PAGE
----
Namibia is a geographically large country with a land mass of 823,290km2, a 1,500km-long coastline on the South Atlantic, a population of 2.6 million people and a GDP of US$12.7bn. It shares borders with Angola, Botswana, South Africa and Zambia. Namibia is rich in mineral resources, including diamonds and uranium.
In the late 19th century, the region was colonised by Germany as South West Africa, and resistance to German rule was followed by the genocide of Herero and Namaqua people between 1904 and 1907, for which Germany formally apologised in 2004.
Namibia is a desert country and the driest country in sub-Saharan Africa. It is rich in wildlife and in northern Namibia, German scientists discovered a fresh-water aquifer 300 metres below the surface containing roughly 5 billion cubic metres of potable water, which estimates suggest could supply the north of the country for 400 years at current rates of consumption.
In the last two years, oil exploration has uncovered oil and gas reserves of approximately 5 billion barrels in the Kavango and Orange Basins in northern Namibia, compared with the 7 billion barrels of reserves in Angola’s Cabinda region. The drilling and seismic data interpretations indicate a rift basin similar to that of the major oil-producing basins in the North Sea, and further discoveries are expected. Explorers in Namibia include Canada’s Recon Africa, Dutch oil company Shell, Qatar Energy and Norway’s BW Energy.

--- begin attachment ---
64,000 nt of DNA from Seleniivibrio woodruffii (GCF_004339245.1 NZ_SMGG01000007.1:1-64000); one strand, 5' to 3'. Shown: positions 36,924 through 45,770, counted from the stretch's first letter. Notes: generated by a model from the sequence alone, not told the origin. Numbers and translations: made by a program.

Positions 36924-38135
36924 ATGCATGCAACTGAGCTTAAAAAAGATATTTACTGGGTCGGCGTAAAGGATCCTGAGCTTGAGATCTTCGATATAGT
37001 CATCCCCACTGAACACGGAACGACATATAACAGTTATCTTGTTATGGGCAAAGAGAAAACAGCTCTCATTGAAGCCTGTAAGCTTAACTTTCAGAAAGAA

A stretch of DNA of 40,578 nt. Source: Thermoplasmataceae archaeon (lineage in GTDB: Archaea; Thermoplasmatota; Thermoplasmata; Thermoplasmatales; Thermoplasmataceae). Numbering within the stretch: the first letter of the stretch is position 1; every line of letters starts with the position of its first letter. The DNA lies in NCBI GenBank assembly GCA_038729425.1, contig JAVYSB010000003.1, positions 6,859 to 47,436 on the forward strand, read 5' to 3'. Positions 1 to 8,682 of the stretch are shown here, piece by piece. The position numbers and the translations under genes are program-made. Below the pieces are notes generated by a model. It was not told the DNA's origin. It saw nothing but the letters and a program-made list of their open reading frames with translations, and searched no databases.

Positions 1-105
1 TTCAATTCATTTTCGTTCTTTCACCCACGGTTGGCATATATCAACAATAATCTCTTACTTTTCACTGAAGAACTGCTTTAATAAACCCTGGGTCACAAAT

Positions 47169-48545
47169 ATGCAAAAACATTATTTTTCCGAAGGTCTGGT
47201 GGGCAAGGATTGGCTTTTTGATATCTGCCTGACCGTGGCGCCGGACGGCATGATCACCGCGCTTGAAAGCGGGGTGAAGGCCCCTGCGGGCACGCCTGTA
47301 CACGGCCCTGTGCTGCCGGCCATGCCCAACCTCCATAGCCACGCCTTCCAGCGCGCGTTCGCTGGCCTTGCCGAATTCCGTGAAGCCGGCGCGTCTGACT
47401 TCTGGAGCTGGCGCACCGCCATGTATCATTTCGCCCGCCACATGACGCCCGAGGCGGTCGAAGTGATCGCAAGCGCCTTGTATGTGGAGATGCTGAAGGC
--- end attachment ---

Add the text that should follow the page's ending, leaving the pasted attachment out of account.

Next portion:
Namibia produces copper, diamonds, dimension stone, gold, iron ore, lead, limestone, lithium, manganese, salt, semi-precious stones, silver, tantalum, tin, uranium and zinc, and contains unexploited deposits of cobalt, fluorspar, graphite, nickel, phosphate, rare earth elements and vanadium.
Mining is the dominant economic activity particularly of diamonds and uranium, and contributes about 25% of export earnings, making GDP dependent on world commodity prices. Manufacturing and services, especially banking and tourism, are also important sectors as is wildlife conservation, which supports tourism and contributes to rural employment. Agriculture makes a small contribution to GDP, as it is mostly subsistence livestock raising, but it is an important livelihood activity for about half the population.
Real GDP growth rose to 4.6% in 2022 from 3.5% in 2021, supported by the lifting of COVID-19-related restrictions in July 2022 and the continued recovery in primary and secondary industries. Inflation averaged 6.1% in 2022, up from 3.6% in 2021, driven by elevated global commodity prices linked to the pandemic and Russia’s invasion of Ukraine. The Bank of Namibia progressively increased its interest rate to 7.25% in April 2023 from 6.75% in November 2022. Real GDP is projected to grow 3.5% in 2023 and 3.0% in 2024 based on continued economic recovery, particularly in diamond processing and export, and increased consumption in wholesale and retail trade and tourism.
Sources: Who Owns Whom sector reports, CIA Factbook, African Development Bank, World Bank, Trading Economics, African Statistical Yearbook and IMF.